Adele Brunner talks to multicultural families about raising bilingual children.
The Bruwers: Sylvette Bruwer is French, her husband Frank is German. They have two girls, Zoe, 12, who was born in Malaysia, and Joana, 9, born in Hong Kong.
I am French, my husband is German and we both are fluent in English. My girls speak both “mother” and “father” tongues as well as English and some Mandarin. Frank can speak French and, although I don’t speak German, I understand a little bit. When Zoe was only four, she acted as a translator for me when we were on holiday in Germany – it was surreal! The girls are happy to speak French and German and find it perfectly natural to swap from one language to another because it has always been like this for them. There is, of course, the occasional mix-up of three languages in one sentence, which can be really funny.
It was natural for us to speak to the girls in both languages from birth. Why would we speak a language other than our mother tongues, the language that is part of our personalities, heritage and culture? We didn’t speak to them in English because we didn’t want to confuse them. We realised after some time that they naturally categorised each person based on their language: for example, if German Grandma asked them a question in English, they would get confused.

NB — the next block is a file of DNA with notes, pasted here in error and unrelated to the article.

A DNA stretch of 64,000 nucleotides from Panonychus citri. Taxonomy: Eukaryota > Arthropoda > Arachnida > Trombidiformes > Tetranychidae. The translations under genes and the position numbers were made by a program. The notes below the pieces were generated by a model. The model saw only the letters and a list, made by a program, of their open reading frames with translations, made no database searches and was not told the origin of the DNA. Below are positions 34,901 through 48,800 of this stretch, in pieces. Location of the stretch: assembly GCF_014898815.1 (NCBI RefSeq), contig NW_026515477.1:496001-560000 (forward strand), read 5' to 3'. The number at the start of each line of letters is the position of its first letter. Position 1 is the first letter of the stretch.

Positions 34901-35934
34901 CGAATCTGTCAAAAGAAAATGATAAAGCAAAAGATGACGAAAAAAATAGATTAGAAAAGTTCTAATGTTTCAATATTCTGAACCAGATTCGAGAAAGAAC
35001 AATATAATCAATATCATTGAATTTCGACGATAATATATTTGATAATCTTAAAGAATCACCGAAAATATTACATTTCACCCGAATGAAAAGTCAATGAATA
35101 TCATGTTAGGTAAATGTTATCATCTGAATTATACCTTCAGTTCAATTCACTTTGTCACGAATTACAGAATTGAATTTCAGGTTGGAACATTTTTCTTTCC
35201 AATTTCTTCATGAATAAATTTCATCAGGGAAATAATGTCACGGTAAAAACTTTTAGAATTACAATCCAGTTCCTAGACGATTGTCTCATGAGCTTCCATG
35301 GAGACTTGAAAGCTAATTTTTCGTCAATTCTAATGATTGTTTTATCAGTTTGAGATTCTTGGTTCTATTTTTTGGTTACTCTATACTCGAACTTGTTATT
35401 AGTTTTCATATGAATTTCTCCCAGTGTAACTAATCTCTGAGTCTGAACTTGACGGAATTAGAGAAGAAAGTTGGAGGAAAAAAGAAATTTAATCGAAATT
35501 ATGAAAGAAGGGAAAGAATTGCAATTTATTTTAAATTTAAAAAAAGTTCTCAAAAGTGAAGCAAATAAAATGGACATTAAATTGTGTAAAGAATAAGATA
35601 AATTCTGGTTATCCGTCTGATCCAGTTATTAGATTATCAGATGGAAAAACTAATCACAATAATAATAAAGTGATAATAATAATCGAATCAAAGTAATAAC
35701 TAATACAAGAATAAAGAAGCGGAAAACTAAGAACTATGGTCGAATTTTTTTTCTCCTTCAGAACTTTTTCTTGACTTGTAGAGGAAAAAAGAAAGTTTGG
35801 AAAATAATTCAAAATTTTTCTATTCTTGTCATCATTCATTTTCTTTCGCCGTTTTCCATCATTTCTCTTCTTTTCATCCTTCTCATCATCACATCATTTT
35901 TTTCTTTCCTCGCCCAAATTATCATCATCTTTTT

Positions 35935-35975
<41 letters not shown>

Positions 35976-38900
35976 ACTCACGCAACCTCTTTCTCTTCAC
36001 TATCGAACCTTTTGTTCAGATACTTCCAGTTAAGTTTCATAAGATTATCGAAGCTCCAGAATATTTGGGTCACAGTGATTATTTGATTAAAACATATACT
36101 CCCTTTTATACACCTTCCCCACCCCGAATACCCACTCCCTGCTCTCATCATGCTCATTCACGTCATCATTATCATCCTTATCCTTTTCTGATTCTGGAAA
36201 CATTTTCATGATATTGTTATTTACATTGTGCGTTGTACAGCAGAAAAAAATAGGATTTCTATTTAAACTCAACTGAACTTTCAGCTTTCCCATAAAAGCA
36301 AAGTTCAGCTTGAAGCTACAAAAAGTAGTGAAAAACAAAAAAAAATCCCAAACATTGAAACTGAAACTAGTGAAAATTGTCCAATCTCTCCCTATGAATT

Neither of my children experienced any delay in language abilities as toddlers even though they were trying to absorb more than one language.
However, Zoe and Joana are most fluent in English. It is what we speak as a family, the language they communicate in together and it has always been the language used with friends and outside home: at school and in art classes, tennis lessons and sailing courses. They can read and write in French and German, but not fluently and make mistakes in grammar and spelling. Their vocabulary isn’t as wide as it is in English.
When Zoe started school, we decided not to choose a French or German school system because we live in an international community and don’t have any plans to move back to France or Germany in the near future. She went to ESF Abacus Kindergarten and Clearwater Bay School, as did Joana, who still attends the latter. Their English was very poor when they started kindergarten but the teachers were supportive and they picked up the language incredibly quickly. Zoe has now started secondary school at the French International School in the international stream because the school offered the right language options to suit us. The plan is for Joana to follow the same path.
We’ve found it pretty easy to raise our children speaking more than one language because so many families in Hong Kong do the same and we are not the odd ones out. We are lucky to be able to go back to France and Germany once or twice a year, and each time this immersion helps the girls to improve their language abilities and their confidence. Visits from relatives help a lot too. The Internet also offers some great resources: the girls can watch cartoons and movies in French or German.
My advice is to speak to your kids in your own mother tongue from birth, regardless of the environment, and stick to it.